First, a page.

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Key Indicators Discovered of Climate Change’s Impact on California Water Supply

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Oroville Reservoir
Lake Oroville is the second largest man-made lake in California. A new study could help water managers deal with climate change.

AUSTIN, Texas — Determining how climate change is affecting water supplies is difficult in a state like California that swings between floods and droughts, but a new study has found that climate models agree on key metrics that could help water managers in the Golden State.

In the new study, scientists at The University of Texas at Austin in collaboration with the Union of Concerned Scientists found that leading climate projections used by the state strongly agree that climate change will shift the timing and intensity of rainfall and the health of the state’s snowpack in ways that will make water management more difficult during the coming decades.

The findings are significant both because of their implications for California’s future water supply and the fact that scientists found that the 10 climate models most widely used in state decision-making agree on the key metrics. In many cases, regional and state water managers have been hesitant to use climate models for future management decisions because the models often disagree on the regional effects of large-scale climate change, particularly average precipitation changes. But scientists in this study found that the models agreed at least 80% of the time on hydrological metrics that are more important for water management, said lead author Geeta Persad, an assistant professor at UT Austin’s Jackson School of Geosciences.

“The point we make in our paper is if you think about the type of shifts that matter to water managers, it’s typically these much more complicated aspects of the hydroclimate like how long the wet season is or how extreme the most extreme event is or how frequent high-risk events are,” Persad said. “And these are the types of hydroclimate metrics where we see much higher agreement across climate projections.”

The study was published in the journal Climatic Change. It focuses on 10 global climate models that have been identified to have the best performance at representing climate conditions in California.

“Collectively, these findings suggest that decision-makers and water managers may find greater consistency in climate projections by looking beyond average conditions and focusing specifically upon the extreme drought and flood events that are most likely to stress water systems and infrastructure in the first place,” said co-author Daniel Swain, a climate scientist at the University of California, Los Angeles. “These findings also suggest that California is likely to experience a large increase in both year-to-year and even season-to-season water variability in a warming climate — which has significant implications for everything from wildfire risk to groundwater sustainability to flood insurance policies.”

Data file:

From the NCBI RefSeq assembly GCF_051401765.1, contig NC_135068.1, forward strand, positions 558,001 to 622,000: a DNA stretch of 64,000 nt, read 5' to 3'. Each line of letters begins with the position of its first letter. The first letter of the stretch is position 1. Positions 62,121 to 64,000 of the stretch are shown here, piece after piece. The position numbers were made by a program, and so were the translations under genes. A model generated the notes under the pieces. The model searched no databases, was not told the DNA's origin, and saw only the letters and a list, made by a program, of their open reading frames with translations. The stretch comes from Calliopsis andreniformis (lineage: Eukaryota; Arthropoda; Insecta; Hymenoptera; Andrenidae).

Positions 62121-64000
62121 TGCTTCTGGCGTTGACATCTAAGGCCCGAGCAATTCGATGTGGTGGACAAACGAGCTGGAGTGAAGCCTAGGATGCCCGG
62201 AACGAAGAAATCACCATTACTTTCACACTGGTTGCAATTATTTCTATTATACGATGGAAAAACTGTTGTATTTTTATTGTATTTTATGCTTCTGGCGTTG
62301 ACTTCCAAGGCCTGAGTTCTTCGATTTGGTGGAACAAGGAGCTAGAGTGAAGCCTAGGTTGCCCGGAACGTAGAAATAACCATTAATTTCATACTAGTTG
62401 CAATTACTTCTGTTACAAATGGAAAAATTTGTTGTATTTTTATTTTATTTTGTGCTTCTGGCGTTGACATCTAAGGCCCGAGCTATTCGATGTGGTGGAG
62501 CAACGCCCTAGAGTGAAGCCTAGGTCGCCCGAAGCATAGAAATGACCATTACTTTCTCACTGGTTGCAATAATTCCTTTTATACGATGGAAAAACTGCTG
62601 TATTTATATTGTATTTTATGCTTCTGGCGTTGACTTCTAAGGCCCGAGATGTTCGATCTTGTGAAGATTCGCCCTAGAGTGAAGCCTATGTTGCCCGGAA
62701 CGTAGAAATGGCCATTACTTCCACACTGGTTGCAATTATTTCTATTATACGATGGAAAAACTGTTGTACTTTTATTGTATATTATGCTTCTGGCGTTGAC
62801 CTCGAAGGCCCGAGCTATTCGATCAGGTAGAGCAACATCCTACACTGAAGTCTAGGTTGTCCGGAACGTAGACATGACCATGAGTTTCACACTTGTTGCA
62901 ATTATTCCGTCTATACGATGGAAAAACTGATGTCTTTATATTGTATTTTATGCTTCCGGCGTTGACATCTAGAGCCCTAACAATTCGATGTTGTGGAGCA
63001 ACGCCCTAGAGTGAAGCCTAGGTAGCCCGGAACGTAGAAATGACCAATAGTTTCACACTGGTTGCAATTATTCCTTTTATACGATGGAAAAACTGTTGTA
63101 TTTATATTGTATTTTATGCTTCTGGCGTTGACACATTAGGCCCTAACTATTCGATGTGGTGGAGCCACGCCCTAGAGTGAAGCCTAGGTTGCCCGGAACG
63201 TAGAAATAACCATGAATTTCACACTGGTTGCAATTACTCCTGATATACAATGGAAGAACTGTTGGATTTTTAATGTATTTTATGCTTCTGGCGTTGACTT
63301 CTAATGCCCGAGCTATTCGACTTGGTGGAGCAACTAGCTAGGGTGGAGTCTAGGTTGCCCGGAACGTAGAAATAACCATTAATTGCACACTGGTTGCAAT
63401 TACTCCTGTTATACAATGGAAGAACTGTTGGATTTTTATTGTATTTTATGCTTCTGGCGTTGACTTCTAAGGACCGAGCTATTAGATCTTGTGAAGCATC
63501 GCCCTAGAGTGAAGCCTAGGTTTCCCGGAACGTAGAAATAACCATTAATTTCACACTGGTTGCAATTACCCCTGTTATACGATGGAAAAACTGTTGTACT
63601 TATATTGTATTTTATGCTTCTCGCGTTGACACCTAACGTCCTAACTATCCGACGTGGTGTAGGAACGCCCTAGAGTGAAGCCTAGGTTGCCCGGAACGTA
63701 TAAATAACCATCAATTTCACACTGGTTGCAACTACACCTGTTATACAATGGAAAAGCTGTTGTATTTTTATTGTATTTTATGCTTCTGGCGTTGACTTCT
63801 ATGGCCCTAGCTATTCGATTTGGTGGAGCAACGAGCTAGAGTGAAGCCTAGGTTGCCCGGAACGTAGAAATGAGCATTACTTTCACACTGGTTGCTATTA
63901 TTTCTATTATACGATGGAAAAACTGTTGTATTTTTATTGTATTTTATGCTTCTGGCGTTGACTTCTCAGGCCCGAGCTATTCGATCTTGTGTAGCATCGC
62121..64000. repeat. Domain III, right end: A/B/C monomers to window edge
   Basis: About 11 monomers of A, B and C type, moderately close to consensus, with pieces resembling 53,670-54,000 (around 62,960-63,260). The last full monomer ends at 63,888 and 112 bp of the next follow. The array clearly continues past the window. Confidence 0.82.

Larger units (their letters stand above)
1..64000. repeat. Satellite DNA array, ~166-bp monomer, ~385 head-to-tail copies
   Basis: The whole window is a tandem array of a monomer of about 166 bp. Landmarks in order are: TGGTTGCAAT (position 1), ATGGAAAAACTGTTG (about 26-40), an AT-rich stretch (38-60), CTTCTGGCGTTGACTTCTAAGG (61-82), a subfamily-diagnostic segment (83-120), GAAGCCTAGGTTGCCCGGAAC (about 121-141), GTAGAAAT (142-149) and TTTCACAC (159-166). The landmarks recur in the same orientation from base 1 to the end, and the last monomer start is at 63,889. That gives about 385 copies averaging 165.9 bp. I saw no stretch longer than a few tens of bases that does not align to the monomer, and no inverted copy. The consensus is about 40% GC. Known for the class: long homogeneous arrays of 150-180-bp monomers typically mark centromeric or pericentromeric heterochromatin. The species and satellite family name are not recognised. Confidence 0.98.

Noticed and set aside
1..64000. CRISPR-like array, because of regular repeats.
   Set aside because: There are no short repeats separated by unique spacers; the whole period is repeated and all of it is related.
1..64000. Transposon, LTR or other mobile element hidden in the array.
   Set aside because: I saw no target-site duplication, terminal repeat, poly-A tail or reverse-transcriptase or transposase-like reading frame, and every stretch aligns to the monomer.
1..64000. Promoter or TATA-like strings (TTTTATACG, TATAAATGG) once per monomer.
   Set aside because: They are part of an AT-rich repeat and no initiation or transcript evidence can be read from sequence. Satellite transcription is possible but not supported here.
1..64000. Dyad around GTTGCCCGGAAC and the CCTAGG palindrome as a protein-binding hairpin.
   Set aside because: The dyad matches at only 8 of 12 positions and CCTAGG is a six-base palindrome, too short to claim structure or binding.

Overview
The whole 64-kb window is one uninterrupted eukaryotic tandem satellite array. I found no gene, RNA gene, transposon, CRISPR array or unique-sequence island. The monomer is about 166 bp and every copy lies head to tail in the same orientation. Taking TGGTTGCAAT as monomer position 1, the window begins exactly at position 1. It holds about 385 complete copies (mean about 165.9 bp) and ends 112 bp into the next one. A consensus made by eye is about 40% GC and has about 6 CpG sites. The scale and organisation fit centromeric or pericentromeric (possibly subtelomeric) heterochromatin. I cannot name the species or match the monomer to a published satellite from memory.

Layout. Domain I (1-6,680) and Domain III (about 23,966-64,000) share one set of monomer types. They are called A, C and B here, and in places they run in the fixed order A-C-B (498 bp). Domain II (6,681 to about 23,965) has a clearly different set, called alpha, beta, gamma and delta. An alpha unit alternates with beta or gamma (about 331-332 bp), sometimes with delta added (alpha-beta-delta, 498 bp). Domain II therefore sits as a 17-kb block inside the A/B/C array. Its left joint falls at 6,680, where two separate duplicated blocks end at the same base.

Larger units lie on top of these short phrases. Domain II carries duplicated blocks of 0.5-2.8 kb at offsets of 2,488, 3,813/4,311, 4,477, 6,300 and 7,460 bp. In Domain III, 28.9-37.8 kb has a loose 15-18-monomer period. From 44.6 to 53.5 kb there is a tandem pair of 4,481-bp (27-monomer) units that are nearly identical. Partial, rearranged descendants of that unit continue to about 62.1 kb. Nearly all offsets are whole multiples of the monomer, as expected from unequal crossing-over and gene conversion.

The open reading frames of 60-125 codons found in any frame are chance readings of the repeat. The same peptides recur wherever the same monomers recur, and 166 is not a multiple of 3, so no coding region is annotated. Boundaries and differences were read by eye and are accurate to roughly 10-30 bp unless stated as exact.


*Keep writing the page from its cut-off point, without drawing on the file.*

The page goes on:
In the paper, the scientists illustrated the effects on water supply during the next several decades in two case studies — Scott Valley in Northern California and Lake Oroville, which is about 80 miles north of Sacramento. They looked at Scott Valley because it is one of the few basins in California with a publicly accessible groundwater model. They chose Lake Oroville because it is the second largest reservoir in the state, and its stability has come under scrutiny since the Oroville Dam spillway was damaged during intense flooding in 2017.

By looking solely at changes in extreme precipitation shown by the climate models, and holding constant all other meteorological conditions and the availability and cost of surface and groundwater, the team, led by co-author Claire Kouba at the University of California, Davis, found a significant increase in the need for irrigation water throughout the Scott Valley even without a change in total rainfall. The study points out that this trend could be more pronounced in other areas of the state.

In the case of Lake Oroville, the projected hydroclimate shifts led to an average decline in water stored in the reservoir of about 17% over the year, with losses greatest in September and October when the reservoir is at its lowest levels.

Although the study examined only California’s water supply, the researchers said that similar analysis looking beyond changes in average precipitation is worth pursuing in other regions with emerging water management challenges.

This study has been released in conjunction with a report from the Union of Concerned Scientists, where Persad previously held an appointment as a senior climate scientist. The UCS report further explores options for changing water management practices in response to a changing climate. The study was partially supported by funding from The Water Foundation and Environment Now.